Cover Crops Can Benefit Citrus

Ernie Neff Cover Crops

cover crops
Photo by Lauren Diepenbrock

Cover crops, which are not planted for harvest and sale, offer numerous potential benefits to Florida citrus growers. The benefits and additional information were addressed in a presentation offered at the University of Florida Institute of Food and Agricultural Sciences (UF/IFAS) booth at Citrus Expo in August.

The crops can improve the physical, chemical and biological properties of the soil. They can supply nitrogen, reduce leaching of nutrients and pesticides, decrease erosion and reduce weeds. Benefits from cover crops may be an additional strategy to improve Florida citrus production and reduce fertilizer and water inputs impacted by HLB, the presentation stated.

According to the presentation, legume cover crops, through a symbiotic relationship with specific soil microbes, can fix nitrogen (N) from the atmosphere and add it to the soil, thus increasing soil N. In addition, when cover crops decompose, soil N content increases.

The appropriate cover crop mix will largely depend on grove needs and location. Research is being done to determine what amount of nutrients are released into the soil from crops planted in a grove, particularly those that increase biological nitrogen fixation.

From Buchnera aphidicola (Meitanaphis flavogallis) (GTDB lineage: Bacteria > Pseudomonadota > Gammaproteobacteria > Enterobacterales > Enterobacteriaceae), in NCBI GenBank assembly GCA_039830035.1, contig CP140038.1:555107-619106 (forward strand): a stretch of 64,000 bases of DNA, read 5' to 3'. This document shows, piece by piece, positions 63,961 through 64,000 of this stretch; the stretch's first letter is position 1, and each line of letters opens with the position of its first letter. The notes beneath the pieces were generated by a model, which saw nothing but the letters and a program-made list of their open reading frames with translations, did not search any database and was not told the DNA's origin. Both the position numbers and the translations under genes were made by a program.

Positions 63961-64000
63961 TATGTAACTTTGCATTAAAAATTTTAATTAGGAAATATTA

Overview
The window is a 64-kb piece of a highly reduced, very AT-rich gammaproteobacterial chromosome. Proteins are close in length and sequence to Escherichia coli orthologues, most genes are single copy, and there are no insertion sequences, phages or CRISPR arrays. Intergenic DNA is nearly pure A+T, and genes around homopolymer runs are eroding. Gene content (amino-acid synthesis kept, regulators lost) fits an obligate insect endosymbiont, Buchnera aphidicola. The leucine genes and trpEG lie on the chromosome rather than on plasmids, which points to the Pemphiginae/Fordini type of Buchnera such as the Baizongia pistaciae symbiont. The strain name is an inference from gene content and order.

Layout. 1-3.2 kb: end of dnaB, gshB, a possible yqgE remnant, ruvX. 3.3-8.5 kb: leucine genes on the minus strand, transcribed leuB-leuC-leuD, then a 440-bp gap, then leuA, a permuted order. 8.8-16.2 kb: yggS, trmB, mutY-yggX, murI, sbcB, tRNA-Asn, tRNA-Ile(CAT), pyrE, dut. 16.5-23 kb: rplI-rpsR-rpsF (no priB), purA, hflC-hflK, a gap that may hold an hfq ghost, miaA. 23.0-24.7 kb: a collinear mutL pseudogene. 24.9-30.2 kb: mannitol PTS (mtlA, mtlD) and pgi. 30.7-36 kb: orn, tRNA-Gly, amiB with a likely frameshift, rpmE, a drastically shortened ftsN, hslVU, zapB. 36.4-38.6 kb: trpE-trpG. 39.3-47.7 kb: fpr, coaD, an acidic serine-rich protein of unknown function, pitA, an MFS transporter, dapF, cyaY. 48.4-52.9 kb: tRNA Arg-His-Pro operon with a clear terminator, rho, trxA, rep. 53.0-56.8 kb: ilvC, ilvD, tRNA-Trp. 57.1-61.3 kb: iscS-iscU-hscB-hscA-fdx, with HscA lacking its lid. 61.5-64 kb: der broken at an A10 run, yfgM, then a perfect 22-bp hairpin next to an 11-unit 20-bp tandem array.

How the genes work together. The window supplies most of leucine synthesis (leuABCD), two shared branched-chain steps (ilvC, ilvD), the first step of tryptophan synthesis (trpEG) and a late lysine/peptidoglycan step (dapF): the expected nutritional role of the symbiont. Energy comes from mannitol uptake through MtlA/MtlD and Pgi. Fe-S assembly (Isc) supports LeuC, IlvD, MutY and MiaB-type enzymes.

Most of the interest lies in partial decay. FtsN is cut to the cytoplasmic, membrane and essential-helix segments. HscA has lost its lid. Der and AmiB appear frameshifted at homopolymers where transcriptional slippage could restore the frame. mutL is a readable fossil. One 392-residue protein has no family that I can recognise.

Cover crops suppress weeds most commonly by using light, water and nutrient resources before the weeds do, stated the presentation. The degree of weed suppression depends on the density and diversity of weed species, the crop species, management and climatic conditions.

Some cover crop challenges were listed in the presentation:

  • Little is known about the economic benefits of cover crop adoption for citrus in Florida.
  • Some considerations to keep in mind are capital investments in a planter (e.g., no-till planter), seed costs, labor and time needed to learn effective management of this system.
  • Because of Florida’s low soil organic matter (SOM) and unique climate, increasing SOM and soil nutrients is expected to be a long-term process. It may take years for changes in soil health to translate to changes in tree health and productivity.  

See the full UF/IFAS cover crops presentation. It includes information about soil organic matter, cover crop varieties being tested in trials, and numerous cover crop management considerations.

Source: UF/IFAS

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